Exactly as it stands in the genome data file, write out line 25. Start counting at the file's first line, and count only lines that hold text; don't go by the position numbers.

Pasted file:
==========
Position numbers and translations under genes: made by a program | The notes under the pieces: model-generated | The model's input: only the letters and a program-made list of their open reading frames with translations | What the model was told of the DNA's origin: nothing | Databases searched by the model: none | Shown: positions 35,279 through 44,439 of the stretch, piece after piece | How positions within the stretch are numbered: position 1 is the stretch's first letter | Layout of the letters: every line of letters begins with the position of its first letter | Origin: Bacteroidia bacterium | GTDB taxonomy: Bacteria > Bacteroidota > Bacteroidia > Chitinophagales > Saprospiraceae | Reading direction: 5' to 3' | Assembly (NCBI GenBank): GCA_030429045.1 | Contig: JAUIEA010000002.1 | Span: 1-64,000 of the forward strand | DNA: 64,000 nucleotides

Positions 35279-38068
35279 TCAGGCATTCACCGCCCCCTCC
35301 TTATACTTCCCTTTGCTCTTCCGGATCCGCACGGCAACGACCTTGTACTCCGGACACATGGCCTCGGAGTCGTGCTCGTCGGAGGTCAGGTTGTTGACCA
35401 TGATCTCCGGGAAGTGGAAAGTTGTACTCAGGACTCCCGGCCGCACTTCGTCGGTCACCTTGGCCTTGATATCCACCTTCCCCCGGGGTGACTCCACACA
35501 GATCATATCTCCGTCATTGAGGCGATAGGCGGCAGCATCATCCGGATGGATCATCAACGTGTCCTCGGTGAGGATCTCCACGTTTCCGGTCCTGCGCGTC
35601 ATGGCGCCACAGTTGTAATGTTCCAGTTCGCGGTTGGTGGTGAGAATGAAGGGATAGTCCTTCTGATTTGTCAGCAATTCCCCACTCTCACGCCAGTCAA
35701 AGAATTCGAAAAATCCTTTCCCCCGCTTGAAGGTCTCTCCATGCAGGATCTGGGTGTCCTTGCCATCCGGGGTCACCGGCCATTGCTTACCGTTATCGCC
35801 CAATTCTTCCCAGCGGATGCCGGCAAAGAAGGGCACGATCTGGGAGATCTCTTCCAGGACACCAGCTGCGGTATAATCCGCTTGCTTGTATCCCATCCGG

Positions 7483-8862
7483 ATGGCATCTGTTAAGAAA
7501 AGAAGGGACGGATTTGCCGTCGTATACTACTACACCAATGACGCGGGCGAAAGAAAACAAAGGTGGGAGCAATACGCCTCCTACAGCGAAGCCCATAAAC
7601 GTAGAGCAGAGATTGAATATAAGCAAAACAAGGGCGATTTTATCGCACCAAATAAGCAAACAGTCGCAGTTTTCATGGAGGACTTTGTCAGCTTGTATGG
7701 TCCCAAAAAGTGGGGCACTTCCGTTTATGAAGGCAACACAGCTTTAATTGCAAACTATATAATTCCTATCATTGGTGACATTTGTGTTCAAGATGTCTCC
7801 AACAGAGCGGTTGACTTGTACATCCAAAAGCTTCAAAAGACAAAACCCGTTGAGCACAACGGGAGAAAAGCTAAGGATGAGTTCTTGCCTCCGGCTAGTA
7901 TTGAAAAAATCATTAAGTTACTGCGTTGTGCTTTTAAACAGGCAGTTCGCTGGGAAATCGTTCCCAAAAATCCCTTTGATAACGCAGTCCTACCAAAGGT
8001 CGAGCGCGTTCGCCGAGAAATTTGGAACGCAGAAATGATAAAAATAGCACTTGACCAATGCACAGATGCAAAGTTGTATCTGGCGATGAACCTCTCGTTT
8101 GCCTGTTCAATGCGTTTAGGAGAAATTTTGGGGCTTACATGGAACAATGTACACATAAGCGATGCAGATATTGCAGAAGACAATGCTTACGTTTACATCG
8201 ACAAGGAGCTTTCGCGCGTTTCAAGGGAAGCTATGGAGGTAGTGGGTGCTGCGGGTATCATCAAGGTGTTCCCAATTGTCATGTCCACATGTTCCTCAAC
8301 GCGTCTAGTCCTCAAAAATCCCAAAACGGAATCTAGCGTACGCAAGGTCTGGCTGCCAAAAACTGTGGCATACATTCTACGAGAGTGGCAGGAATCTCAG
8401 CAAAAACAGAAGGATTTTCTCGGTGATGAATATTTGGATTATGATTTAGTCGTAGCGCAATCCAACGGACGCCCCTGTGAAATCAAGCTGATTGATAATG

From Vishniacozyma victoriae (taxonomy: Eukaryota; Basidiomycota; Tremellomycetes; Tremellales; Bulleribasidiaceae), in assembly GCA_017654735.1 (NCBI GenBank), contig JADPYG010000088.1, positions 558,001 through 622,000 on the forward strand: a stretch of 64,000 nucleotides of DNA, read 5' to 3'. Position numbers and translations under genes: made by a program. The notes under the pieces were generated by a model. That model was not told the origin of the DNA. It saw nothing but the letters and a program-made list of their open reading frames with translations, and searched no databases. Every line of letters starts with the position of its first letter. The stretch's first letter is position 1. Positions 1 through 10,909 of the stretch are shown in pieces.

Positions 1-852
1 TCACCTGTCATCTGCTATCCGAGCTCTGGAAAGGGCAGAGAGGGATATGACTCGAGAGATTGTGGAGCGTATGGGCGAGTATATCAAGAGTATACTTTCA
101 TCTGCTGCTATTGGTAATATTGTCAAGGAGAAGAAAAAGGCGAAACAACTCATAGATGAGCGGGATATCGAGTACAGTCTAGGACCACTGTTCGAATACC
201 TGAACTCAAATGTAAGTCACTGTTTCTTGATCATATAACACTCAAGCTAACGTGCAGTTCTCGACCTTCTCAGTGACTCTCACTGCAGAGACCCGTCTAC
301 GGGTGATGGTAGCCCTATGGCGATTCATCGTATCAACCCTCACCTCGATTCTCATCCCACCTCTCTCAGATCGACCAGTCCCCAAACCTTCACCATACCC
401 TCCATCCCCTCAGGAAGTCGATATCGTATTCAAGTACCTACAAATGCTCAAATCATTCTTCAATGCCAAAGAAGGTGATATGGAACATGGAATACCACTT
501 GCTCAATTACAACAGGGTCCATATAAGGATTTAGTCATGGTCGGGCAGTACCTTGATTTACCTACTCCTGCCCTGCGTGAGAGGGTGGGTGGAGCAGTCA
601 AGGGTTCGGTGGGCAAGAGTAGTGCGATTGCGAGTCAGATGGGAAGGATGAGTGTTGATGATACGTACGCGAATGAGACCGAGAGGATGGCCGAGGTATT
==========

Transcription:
101 TCTGCTGCTATTGGTAATATTGTCAAGGAGAAGAAAAAGGCGAAACAACTCATAGATGAGCGGGATATCGAGTACAGTCTAGGACCACTGTTCGAATACC